NEW YORK (Real Money) -- Oh my, they are doing it again. The analysts, the bloggers, the Apple-ites, they are drumming up excitement for the Sept. 9 meeting that is almost impossible for Apple (AAPL) to surpass.
In other words, here it comes again: "Jim, how do I trade Apple?"
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Close observers of these columns, of ActionAlerts PLUS and of "Mad Money" know that I have developed a definitive bias against trading. The ETFs, the high-frequency trading bandits, the lack of any identifiable edge, have turned me against recommending trades. I don't mind investing ahead of a quarter, but I am not trying to get you in and out of a stock. Plus, candidly, in the world I am in, the world of a global fishbowl with lots of people actually wanting me to fail, I am not going to give anyone that level of satisfaction if I can avoid it.
Which brings me to Apple. I have been an Apple stalwart for many years with a correct wavering from $650 down to the $400s before the company went from being shareholder agnostic to being religious about its shareholders. Ever since the company started its buyback and its dividend plan and rolled out some successful iPhones that put Samsung in retreat and obliterated BlackBerry (BBRY) , I have said one thing over and over again: Don't trade Apple, just own it.
But when you get calls that can be loosely translated into "You are going to get your socks knocked off at this meeting," and you learn about something that would be a huge splash, a wallet with all of the right players lined up -- namely, Visa (V) , MasterCard (MA) and American Express (AXP) -- it's simply anticlimactic and therefore a long-into-the-meeting, short- at-the-meeting situation.
I am urging you not to fall prey to that. That's the kind of sentiment trading that used to be game-able but just isn't any more. Everyone knows the same tricks. Everyone knows that there's going to be a wearable, a new phone, a new wallet, and they will be presented with great panache and then the bears will get to the microphone after they have sold or shorted and say "Is that all there is?" They will be backed up with statistics that show you always have to sell Apple into every big meeting. They will discourage you into owning it through and they will get you to sell because "That's what you are supposed to do."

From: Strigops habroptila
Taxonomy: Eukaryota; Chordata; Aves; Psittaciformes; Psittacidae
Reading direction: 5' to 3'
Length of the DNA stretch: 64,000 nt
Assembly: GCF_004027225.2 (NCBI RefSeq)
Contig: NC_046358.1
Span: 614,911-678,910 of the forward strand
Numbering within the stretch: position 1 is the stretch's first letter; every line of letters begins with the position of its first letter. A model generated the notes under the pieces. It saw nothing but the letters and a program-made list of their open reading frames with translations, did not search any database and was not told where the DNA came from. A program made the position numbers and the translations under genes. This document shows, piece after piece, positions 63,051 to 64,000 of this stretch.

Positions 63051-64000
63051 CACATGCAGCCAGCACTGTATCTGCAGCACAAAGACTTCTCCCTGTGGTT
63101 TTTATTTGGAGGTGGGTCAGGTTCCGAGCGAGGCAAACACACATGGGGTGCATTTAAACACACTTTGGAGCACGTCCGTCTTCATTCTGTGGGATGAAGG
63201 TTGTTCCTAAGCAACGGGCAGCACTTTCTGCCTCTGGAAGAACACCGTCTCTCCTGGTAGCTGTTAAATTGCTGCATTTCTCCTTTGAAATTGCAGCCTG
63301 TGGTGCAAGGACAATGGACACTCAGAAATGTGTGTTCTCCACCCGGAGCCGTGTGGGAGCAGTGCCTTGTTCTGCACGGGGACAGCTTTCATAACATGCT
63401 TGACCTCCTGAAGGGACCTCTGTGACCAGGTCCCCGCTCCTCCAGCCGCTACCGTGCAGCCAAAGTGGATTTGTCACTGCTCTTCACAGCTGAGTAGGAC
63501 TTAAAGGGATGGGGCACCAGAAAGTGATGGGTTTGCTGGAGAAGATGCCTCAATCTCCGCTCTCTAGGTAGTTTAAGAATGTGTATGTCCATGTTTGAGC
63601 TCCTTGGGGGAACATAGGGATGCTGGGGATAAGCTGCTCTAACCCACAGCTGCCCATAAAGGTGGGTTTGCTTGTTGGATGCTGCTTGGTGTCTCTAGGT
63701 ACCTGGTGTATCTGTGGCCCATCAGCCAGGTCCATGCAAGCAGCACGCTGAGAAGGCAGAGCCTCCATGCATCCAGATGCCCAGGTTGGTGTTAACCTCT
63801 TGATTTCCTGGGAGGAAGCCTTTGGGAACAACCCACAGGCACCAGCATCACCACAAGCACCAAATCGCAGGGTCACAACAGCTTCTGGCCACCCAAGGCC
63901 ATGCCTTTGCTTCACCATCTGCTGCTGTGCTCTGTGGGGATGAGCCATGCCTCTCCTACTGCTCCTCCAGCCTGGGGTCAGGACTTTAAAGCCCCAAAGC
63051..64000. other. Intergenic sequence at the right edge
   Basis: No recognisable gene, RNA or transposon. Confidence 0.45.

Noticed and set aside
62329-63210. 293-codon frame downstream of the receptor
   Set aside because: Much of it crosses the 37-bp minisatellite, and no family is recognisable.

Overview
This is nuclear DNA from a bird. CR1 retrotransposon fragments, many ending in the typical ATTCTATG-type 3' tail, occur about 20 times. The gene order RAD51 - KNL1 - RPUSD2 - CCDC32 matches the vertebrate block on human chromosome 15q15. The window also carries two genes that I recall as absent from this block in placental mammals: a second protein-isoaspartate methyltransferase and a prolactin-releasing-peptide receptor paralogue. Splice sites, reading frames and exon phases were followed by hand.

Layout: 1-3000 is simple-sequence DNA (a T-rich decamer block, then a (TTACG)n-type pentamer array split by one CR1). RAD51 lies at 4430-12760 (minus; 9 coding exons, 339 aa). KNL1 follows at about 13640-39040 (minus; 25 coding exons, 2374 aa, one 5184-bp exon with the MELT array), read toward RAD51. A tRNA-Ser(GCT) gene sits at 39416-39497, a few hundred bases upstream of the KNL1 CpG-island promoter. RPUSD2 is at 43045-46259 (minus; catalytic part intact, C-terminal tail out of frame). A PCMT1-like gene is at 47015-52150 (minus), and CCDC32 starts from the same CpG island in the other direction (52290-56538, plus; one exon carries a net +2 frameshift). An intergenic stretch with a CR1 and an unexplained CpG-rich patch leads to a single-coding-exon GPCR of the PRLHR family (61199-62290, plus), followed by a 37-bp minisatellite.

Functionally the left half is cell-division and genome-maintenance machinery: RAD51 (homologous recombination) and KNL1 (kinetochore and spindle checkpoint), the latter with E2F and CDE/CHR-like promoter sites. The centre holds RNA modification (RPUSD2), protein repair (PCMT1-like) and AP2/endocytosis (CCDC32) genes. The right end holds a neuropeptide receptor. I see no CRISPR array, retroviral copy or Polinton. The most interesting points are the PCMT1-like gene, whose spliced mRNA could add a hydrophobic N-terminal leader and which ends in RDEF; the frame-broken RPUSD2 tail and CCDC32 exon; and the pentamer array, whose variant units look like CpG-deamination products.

I am tired of it. Can't we just stipulate that it's a cheap stock at a price-to-earnings ratio of 16, two points lower than the P/E of the average stock in the S&P 500? Can't we also stipulate that nobody really knows how much the company is going to earn, because Apple is the most tightly wrapped company on Earth?
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That's why I say: Stop trading it. Find room to own the greatest manufacturer on Earth with the best products in existence as part of an amazing, invaluable eco-system and use the chatter of the shorts and the sellers to own the stock if you don't already do so.
Trading simply isn't producing the results it once did for so many of the short-timers out there. Oh, one more thing. If you are trading Apple against my wishes, sell some today into the cease-fire. Make all of our lives easier.
Action Alerts PLUS, which Cramer co-manages as a charitable trust, is long AAPL, AXP.
Editor's Note: This article was originally published at 6:20 a.m. EDT on Real Money on Sept. 3.